• Quebec Law To Butt Out Illegal Cigarettes
  • The Quebec government has tabled legislation to clamp down on illegal cigarette smuggling and sales that cost the province an estimated $300 million annually in lost tax revenue.

    Quebec Revenue Minister Robert Dutil says the proposed bill, tabled at the national assembly on Wednesday, includes 15 measures targeting producers, distributors and consumers.

    "Fines will increase" for illegal sales and distribution, from an average of $3,000 to $10,000, he told CBC News.

    "The work of police will be facilitated by the new law. We will have more teeth in our law, to permit us to stop smuggling."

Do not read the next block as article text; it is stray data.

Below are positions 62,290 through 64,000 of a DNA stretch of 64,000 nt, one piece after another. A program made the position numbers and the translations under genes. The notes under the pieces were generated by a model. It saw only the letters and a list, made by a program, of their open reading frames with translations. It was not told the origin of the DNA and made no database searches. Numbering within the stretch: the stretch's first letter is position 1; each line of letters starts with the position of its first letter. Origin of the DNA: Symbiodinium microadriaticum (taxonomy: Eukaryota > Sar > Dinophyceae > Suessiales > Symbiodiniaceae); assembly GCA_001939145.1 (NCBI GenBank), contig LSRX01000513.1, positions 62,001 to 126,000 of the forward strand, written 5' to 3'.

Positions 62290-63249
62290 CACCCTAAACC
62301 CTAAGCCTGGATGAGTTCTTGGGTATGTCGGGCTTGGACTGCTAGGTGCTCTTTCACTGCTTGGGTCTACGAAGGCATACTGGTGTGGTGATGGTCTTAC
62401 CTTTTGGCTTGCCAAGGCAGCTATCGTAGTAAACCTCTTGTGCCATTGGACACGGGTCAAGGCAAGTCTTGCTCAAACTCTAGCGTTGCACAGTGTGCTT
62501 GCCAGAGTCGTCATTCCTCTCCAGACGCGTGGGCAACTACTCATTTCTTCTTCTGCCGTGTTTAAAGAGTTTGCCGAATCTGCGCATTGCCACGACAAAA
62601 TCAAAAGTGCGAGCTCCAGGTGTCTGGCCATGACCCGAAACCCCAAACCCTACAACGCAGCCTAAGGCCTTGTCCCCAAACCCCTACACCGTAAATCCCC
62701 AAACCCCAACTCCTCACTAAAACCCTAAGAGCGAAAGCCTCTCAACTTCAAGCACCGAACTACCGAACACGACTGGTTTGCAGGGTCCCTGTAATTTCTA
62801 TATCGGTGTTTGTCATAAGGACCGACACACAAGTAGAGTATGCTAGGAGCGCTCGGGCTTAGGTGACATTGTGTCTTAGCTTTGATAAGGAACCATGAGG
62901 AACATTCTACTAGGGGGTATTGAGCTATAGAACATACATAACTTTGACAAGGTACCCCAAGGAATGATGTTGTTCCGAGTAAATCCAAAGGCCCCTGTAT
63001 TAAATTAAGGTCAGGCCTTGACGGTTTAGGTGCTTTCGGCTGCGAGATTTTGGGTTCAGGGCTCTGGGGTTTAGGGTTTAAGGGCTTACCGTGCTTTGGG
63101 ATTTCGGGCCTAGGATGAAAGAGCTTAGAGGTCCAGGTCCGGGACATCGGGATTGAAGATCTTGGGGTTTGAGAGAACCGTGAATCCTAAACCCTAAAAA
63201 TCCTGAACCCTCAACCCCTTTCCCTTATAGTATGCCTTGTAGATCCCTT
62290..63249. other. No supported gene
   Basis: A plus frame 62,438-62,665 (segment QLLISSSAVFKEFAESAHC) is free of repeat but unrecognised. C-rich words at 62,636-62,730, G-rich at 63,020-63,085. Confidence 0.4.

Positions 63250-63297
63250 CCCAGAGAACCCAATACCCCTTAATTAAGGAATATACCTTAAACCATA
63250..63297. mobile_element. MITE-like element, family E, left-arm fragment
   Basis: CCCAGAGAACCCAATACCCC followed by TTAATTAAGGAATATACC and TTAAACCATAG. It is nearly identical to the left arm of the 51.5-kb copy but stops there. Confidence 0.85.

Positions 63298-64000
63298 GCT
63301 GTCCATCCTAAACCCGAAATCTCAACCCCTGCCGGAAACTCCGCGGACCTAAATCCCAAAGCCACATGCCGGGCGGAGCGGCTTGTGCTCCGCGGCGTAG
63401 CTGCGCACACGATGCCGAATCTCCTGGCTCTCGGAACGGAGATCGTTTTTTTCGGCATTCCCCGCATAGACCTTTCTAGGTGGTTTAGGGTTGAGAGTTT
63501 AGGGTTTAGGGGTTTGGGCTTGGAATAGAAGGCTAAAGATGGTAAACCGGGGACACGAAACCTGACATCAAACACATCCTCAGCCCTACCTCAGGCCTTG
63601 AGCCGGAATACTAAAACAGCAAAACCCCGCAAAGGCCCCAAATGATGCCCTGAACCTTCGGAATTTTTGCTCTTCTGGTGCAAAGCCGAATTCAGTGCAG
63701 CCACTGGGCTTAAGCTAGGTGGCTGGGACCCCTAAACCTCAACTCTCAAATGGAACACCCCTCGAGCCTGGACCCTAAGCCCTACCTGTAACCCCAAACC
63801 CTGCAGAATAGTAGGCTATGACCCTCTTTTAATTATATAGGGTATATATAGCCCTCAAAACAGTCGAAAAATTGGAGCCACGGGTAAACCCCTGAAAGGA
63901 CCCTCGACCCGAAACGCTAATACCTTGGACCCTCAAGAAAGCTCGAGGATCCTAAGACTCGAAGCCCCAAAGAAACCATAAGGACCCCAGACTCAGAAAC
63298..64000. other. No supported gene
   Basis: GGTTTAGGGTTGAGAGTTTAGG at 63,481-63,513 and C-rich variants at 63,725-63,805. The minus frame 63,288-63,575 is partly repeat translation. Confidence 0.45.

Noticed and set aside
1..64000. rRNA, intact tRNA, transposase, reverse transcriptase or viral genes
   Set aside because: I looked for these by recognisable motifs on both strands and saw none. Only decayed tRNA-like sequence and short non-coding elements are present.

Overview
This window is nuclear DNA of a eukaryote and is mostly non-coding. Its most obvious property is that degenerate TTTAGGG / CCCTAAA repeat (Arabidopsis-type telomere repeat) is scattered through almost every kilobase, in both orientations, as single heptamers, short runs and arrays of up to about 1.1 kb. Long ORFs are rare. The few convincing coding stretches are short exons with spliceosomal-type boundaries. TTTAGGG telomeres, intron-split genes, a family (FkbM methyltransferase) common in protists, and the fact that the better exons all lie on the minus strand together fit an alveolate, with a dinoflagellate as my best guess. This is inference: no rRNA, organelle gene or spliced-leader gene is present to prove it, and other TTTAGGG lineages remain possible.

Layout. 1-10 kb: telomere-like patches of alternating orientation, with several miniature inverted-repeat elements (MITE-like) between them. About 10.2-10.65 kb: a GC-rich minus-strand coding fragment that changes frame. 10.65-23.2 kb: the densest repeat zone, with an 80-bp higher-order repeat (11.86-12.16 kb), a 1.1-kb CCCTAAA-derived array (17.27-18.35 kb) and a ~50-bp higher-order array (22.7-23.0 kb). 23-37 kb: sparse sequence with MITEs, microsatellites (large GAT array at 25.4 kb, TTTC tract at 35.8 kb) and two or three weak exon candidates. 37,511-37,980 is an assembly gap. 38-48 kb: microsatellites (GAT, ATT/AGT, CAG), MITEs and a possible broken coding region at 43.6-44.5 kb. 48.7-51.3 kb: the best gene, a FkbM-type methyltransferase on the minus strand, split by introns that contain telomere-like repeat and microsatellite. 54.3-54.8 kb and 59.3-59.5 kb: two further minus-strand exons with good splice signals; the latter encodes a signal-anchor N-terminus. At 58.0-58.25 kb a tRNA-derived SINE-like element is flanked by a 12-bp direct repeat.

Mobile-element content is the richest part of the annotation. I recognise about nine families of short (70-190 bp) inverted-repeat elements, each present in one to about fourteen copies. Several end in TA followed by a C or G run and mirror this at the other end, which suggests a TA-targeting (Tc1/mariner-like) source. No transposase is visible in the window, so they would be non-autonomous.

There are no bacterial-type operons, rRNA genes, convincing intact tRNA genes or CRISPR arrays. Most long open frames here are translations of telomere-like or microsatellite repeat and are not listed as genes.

Law enforcement agencies will have broader powers to stop and search vehicles, and their jurisdiction will include First Nations communities, Dutil said.

    The proposed legislation, known as Bill 59, also calls for a moratorium on new permits for cigarette makers.

    The government estimates contraband cheap cigarettes account for about one-third of all cigarettes online consumed annually in Quebec.

    At a news conference on Wednesday, Dutil denied suggestions the bill was acknowledging Quebec's failure to rein in its notorious contraband tobacco industry.

    Dutil suggested that if people had to buy legal discount cigarettes taxed at regular rates, many of them would give up smoking cigarettes.

    Quebec's provincial legislature will vote on the proposed law later this fall.